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Tiller last won the day on September 5

Tiller had the most liked content!

About Tiller

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  1. Front window defroster - crack

    That's the front window with the electric defrosting?
  2. Front window defroster - crack

    Going to cal the insurance company today and see about a replacement before the cold weather gets here.
  3. That's sad. I can't say I'm impressed with my dealer at all. After having a bunch of Toyota's the difference between the Toyota and Ford dealerships is night and day. I'm glad they finally got it done. I just don't understand it. I might try another Ford dealership for future service and see if they are any better.
  4. I just noticed a crack in my windshield this weekend. I didn't notice it because it is close to the top behind the black frit at the top. It started from a tiny impact I guess, I can see a small "star" of about 1/4" about two inches from the top. The crack runs to the top of the window. It also runs down behind the where the mirror and sensors attach and then behind my EZ-pass. It's why I didn't see it until yesterday. I'm guessing I need to replace this before running the front window defroster probably. Tiller
  5. As n update to the global windows issue. My dealer FINALLY got the global windows up option to work. It only took three visits to the dealership along with the dealer submitting two tickets to FORD. Along the way they claimed a board was issuing an error had to be replaced so they had to order it. I believe they said it was called the BDU? That accounted for the third visit. Once that was installed they had to reprogram all my keys, (which they didn't realize in advance and it required us making a special trip over to take the other spare keys to them while the TC was there). I love having this feature available now! It only took a year!!!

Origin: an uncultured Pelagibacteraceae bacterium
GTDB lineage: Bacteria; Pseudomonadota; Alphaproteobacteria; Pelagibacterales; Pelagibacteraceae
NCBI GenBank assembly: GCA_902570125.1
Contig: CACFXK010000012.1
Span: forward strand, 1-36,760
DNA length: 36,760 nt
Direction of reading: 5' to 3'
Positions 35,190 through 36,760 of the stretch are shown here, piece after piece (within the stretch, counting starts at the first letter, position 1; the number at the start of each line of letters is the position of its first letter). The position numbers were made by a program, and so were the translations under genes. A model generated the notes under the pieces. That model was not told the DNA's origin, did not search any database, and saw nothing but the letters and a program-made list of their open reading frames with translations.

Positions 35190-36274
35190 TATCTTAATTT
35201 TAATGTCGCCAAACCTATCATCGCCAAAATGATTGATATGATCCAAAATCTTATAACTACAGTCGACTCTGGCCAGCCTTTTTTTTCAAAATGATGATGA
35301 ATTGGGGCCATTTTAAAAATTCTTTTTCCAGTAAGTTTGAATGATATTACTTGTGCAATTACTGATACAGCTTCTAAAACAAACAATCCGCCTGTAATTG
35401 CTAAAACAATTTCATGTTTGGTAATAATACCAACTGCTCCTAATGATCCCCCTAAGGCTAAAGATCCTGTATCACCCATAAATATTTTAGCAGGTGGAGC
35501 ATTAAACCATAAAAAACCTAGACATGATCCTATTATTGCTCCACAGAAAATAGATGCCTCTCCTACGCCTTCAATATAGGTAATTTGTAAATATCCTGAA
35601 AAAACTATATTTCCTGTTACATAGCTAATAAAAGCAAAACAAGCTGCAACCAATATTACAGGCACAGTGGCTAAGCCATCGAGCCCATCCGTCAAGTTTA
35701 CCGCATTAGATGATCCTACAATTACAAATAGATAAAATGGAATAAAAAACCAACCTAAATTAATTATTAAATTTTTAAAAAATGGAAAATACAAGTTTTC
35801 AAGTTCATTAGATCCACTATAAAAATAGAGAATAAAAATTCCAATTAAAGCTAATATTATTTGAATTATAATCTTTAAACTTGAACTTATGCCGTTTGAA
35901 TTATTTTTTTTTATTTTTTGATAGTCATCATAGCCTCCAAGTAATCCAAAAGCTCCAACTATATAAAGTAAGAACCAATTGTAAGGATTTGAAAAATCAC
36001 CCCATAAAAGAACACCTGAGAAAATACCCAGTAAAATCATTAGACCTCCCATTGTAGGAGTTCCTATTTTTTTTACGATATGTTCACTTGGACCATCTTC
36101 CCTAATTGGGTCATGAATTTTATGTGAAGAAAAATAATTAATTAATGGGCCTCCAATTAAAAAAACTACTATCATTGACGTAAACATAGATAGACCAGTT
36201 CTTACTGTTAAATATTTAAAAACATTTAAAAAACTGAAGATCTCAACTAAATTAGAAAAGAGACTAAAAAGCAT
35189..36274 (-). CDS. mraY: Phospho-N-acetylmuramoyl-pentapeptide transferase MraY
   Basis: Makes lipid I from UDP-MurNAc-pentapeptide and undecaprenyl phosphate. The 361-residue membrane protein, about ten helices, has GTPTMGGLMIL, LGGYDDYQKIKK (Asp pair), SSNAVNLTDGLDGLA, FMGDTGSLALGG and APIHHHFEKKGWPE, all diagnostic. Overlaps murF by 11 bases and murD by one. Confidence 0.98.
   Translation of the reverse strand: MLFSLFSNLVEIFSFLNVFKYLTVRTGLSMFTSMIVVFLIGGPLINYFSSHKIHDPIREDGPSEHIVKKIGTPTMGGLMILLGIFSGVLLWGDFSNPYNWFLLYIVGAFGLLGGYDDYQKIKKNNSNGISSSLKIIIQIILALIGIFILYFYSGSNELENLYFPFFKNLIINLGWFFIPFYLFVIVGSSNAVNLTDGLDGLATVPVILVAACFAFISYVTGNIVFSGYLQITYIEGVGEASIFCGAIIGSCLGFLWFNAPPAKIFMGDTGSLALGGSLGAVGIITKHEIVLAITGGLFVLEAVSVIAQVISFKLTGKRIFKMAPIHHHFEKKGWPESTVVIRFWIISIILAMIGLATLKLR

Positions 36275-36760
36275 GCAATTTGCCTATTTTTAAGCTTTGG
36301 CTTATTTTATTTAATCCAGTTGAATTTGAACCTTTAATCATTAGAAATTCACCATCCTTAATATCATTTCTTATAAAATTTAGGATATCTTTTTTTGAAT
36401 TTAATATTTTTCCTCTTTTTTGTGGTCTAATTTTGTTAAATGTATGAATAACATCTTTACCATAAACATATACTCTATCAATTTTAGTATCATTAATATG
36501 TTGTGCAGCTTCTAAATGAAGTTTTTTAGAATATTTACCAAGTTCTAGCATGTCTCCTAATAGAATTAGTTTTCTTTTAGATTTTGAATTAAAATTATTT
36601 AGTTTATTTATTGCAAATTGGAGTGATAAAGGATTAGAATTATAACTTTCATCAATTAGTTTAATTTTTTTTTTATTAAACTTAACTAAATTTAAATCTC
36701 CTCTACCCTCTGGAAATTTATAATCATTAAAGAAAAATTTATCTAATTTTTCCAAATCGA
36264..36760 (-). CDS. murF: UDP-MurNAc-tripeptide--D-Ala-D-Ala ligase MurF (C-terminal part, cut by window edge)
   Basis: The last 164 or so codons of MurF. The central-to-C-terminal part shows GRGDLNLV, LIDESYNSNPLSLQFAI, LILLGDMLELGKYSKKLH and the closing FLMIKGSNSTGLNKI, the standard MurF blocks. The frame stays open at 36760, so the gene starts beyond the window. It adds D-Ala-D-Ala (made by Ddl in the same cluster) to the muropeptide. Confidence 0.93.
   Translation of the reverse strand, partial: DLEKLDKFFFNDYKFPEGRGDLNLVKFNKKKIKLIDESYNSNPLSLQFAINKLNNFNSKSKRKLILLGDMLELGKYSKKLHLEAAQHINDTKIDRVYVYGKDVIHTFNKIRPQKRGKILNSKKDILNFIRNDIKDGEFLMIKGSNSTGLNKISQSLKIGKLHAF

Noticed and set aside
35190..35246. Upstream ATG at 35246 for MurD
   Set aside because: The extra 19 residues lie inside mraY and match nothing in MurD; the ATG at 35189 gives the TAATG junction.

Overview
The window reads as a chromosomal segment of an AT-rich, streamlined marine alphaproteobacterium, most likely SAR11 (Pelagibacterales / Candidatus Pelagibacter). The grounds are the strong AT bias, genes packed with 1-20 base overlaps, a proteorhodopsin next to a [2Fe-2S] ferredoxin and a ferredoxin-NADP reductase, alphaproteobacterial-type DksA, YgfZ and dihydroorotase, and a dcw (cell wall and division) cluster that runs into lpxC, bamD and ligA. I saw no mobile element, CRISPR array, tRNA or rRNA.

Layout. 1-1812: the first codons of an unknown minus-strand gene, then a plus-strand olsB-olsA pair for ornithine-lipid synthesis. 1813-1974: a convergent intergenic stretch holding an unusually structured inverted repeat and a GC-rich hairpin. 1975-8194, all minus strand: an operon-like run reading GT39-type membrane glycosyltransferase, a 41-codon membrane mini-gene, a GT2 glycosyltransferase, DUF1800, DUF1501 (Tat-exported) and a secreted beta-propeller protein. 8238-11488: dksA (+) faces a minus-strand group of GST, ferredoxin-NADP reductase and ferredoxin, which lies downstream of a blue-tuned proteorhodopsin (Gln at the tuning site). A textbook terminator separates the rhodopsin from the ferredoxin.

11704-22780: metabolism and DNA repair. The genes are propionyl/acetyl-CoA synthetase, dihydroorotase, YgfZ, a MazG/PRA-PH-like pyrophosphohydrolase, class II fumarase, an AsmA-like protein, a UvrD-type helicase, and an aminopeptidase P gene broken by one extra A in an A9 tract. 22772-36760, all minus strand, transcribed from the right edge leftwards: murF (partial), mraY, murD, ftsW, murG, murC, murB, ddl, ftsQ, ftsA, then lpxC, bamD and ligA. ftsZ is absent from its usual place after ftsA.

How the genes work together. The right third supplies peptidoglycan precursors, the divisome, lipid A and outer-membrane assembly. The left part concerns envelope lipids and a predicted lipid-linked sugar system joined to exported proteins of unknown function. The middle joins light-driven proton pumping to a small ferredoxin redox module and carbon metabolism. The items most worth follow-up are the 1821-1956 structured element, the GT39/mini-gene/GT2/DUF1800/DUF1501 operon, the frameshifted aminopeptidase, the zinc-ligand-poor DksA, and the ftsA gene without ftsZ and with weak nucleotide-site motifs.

6. Thanks Windguy. I still need interior lighting yet and under the floor lighting. Planning on using LED tape underneath. No porta-potty for me in the van. I carry a folding spade in the TC or in my backpack with me if I'm really camping somewhere with no facilities. Otherwise its campground restrooms, roadside travel plazas and truck stops or a fast food joint. I'm rarely in beach areas where I can see it might be hard to find the necessary privacy. In the woods of PA, that's usually not an issue.
  7. Any time! Happy to share. Looking forward to future posts.
  8. You could also try finding a spot for one of these in your van! 2.5 Gallons. You pressurize it with air. The pressure is pretty good! $80.00 https://www.webstaurantstore.com/buckeye-2-5-gallon-water-class-a-fire-extinguisher-rechargeable-untagged-ul-rating-2-a/47250000.html?utm_source=Google&utm_medium=cpc&utm_campaign=GoogleShopping&gclid=CjwKCAjwl_PNBRBcEiwA4pplRd2ZczebTiu2azcHusNncBmpr5xOTw3JkMcGBcZv3VxHdrM3pdzXrhoCf_sQAvD_BwE
  9. I test ran my pump on the 12V AUX to test the fittings. Ran it for a bit on it. You shouldn't have any problem with it. I see in your van, panels on the inside of your barn doors. How much space is behind them? The dimensions on the pump are 8.5 x 4.9 x 4.5. So you only need 5". Even if it extends out an inch or two, you can probably fashion a guard around it. For a tank, get a spare tire bracket for the exterior door and mount a 2 gallon jerry can on it. If you really want to go cheap and try something different, you can try PVC pipe. A 4" PVC pipe, will hold approximately .65 gallons for each foot. Mount a 5 foot section of pipe to your roof rack and you have about 3.25 gallons. That's about 25 pounds of weight to the rack. I don't know what the limit is on your vehicle. Being on the roof it will probably always be heated! I would also make sure you either drive with it full or empty. If it's not full, the movement of the water is likely to rip off your rack with the constant starting and stopping of the vehicle. Also, you can use smaller pipe as well. Like two 5' sections of 2" one on each side of the rack. Looking at your van, it might be very easy to slide in a 6' section of 4" pipe on the floor between your boards and the the plastic tubs. That would hold about 3.9 gallons of water for you and could be easily removed once you're home. You'd just have to glue up both ends and drill it out to attach the proper fitting for a connector on top at one end. You'll also need a small vent tube for it as well to let air in. The vent tube needs to be on top of the pipe when in use. Probably opposite the main connector on the pipe. Tiller